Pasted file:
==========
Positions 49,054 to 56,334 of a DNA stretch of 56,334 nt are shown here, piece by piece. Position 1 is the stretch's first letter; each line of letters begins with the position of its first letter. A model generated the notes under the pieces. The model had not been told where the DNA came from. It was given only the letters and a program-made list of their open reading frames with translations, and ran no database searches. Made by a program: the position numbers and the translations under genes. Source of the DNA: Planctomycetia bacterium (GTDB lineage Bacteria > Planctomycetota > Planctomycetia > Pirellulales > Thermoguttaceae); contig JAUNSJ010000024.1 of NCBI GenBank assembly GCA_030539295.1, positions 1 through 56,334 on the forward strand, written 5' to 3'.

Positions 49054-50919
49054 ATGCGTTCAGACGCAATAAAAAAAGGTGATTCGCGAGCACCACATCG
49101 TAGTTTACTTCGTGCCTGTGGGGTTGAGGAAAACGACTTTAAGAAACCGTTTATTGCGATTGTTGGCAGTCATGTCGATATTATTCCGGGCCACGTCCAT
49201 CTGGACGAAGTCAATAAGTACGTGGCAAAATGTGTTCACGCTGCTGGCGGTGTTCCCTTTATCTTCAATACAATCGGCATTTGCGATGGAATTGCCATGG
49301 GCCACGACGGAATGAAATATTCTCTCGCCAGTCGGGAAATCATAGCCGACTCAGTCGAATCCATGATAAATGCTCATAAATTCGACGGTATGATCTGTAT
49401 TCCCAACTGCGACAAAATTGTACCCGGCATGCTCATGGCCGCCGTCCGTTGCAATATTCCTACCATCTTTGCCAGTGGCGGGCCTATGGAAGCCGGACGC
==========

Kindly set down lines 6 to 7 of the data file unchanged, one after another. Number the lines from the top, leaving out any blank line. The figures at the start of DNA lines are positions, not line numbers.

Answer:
49301 GCCACGACGGAATGAAATATTCTCTCGCCAGTCGGGAAATCATAGCCGACTCAGTCGAATCCATGATAAATGCTCATAAATTCGACGGTATGATCTGTAT
49401 TCCCAACTGCGACAAAATTGTACCCGGCATGCTCATGGCCGCCGTCCGTTGCAATATTCCTACCATCTTTGCCAGTGGCGGGCCTATGGAAGCCGGACGC